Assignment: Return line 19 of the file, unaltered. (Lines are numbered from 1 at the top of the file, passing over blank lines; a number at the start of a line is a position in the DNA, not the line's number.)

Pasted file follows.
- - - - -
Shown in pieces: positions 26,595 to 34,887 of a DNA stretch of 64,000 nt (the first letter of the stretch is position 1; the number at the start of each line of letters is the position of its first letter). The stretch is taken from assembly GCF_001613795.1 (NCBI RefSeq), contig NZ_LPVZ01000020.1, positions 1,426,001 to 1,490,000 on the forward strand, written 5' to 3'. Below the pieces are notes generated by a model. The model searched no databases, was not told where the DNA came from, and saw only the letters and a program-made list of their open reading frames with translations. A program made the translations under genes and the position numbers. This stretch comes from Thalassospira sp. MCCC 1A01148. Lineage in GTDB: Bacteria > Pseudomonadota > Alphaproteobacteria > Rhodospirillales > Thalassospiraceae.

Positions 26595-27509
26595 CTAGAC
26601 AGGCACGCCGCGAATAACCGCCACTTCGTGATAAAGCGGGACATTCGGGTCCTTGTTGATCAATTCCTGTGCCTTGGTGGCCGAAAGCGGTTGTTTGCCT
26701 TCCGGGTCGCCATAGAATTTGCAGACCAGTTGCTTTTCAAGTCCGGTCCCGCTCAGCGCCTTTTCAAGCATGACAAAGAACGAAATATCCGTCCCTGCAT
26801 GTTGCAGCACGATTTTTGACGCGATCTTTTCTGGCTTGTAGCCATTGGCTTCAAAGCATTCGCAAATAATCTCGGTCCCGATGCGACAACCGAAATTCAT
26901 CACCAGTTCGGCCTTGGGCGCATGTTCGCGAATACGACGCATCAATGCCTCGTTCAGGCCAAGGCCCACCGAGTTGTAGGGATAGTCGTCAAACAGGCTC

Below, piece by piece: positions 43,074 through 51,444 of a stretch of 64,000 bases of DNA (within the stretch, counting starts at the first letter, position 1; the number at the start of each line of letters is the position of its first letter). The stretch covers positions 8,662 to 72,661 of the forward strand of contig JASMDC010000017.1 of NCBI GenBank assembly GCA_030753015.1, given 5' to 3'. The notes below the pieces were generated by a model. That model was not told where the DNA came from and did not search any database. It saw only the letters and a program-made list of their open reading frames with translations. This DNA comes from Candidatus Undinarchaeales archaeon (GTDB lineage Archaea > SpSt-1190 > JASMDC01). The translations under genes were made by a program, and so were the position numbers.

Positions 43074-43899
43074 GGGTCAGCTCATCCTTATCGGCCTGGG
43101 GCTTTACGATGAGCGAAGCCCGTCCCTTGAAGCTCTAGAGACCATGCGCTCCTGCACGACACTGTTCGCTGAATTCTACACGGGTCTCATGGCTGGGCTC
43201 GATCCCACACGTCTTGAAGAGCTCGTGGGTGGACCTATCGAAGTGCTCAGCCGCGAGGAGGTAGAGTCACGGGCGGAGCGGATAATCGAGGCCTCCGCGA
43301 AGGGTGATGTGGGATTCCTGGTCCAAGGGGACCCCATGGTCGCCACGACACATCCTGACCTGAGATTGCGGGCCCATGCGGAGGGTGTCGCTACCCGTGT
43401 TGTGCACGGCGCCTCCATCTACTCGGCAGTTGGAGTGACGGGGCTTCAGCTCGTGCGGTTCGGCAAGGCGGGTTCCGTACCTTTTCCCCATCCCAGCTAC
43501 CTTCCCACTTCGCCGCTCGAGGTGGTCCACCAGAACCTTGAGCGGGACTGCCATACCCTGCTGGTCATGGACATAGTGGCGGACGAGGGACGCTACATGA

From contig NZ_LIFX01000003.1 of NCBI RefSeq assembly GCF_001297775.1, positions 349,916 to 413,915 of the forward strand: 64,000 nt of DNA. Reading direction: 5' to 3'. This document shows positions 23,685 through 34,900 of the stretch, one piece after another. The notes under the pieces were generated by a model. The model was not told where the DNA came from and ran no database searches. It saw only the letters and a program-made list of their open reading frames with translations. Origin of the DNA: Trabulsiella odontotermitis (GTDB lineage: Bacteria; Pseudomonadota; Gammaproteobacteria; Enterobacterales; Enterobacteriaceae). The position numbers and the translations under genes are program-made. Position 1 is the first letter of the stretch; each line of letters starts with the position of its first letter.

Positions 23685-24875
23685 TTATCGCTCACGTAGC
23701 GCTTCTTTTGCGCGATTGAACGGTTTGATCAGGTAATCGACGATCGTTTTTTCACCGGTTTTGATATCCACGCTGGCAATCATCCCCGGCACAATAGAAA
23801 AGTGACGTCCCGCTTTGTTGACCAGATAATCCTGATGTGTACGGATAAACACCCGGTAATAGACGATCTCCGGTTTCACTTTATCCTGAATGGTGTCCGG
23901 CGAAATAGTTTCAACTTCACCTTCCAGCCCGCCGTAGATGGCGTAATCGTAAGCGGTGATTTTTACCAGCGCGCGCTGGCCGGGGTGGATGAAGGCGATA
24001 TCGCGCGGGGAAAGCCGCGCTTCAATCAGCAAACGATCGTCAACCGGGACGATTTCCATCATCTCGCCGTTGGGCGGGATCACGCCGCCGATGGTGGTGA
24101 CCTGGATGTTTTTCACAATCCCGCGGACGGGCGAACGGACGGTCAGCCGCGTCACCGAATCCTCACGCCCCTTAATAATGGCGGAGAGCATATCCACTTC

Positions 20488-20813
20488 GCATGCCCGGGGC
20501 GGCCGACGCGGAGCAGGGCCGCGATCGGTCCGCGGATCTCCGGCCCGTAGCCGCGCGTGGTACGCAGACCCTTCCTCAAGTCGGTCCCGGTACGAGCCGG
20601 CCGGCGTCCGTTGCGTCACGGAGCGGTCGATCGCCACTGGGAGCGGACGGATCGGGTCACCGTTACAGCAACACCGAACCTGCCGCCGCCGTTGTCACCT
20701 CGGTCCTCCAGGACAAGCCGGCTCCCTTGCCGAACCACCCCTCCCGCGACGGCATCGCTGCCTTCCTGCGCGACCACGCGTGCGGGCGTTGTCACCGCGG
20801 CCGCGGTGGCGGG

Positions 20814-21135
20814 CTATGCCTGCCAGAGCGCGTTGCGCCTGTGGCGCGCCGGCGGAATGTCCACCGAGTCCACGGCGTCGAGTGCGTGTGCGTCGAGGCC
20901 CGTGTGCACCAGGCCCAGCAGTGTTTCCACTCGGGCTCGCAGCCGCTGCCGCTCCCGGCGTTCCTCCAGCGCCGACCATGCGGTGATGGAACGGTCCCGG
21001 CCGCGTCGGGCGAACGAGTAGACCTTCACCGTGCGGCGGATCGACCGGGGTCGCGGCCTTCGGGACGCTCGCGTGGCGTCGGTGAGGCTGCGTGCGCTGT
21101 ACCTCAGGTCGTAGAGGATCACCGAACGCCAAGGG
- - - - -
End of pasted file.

23701 GCTTCTTTTGCGCGATTGAACGGTTTGATCAGGTAATCGACGATCGTTTTTTCACCGGTTTTGATATCCACGCTGGCAATCATCCCCGGCACAATAGAAA